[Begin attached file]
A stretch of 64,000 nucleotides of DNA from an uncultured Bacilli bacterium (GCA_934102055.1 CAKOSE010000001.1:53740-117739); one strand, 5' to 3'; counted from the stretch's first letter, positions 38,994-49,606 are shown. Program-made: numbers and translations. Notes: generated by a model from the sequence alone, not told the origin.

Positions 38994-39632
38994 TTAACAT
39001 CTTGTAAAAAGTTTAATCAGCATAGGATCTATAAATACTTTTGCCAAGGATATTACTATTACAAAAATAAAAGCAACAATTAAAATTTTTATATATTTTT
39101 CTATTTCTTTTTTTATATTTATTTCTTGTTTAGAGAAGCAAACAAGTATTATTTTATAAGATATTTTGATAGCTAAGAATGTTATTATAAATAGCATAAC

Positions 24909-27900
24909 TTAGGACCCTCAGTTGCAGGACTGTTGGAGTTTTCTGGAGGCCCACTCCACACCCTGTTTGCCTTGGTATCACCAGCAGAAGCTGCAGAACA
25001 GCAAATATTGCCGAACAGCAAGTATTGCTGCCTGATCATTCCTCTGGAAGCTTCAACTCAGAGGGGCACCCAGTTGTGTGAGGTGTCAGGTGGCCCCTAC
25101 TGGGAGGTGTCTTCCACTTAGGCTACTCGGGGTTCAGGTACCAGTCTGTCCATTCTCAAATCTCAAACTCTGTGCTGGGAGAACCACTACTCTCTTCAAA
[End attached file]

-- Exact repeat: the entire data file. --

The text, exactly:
A stretch of 64,000 nucleotides of DNA from an uncultured Bacilli bacterium (GCA_934102055.1 CAKOSE010000001.1:53740-117739); one strand, 5' to 3'; counted from the stretch's first letter, positions 38,994-49,606 are shown. Program-made: numbers and translations. Notes: generated by a model from the sequence alone, not told the origin.

Positions 38994-39632
38994 TTAACAT
39001 CTTGTAAAAAGTTTAATCAGCATAGGATCTATAAATACTTTTGCCAAGGATATTACTATTACAAAAATAAAAGCAACAATTAAAATTTTTATATATTTTT
39101 CTATTTCTTTTTTTATATTTATTTCTTGTTTAGAGAAGCAAACAAGTATTATTTTATAAGATATTTTGATAGCTAAGAATGTTATTATAAATAGCATAAC

Positions 24909-27900
24909 TTAGGACCCTCAGTTGCAGGACTGTTGGAGTTTTCTGGAGGCCCACTCCACACCCTGTTTGCCTTGGTATCACCAGCAGAAGCTGCAGAACA
25001 GCAAATATTGCCGAACAGCAAGTATTGCTGCCTGATCATTCCTCTGGAAGCTTCAACTCAGAGGGGCACCCAGTTGTGTGAGGTGTCAGGTGGCCCCTAC
25101 TGGGAGGTGTCTTCCACTTAGGCTACTCGGGGTTCAGGTACCAGTCTGTCCATTCTCAAATCTCAAACTCTGTGCTGGGAGAACCACTACTCTCTTCAAA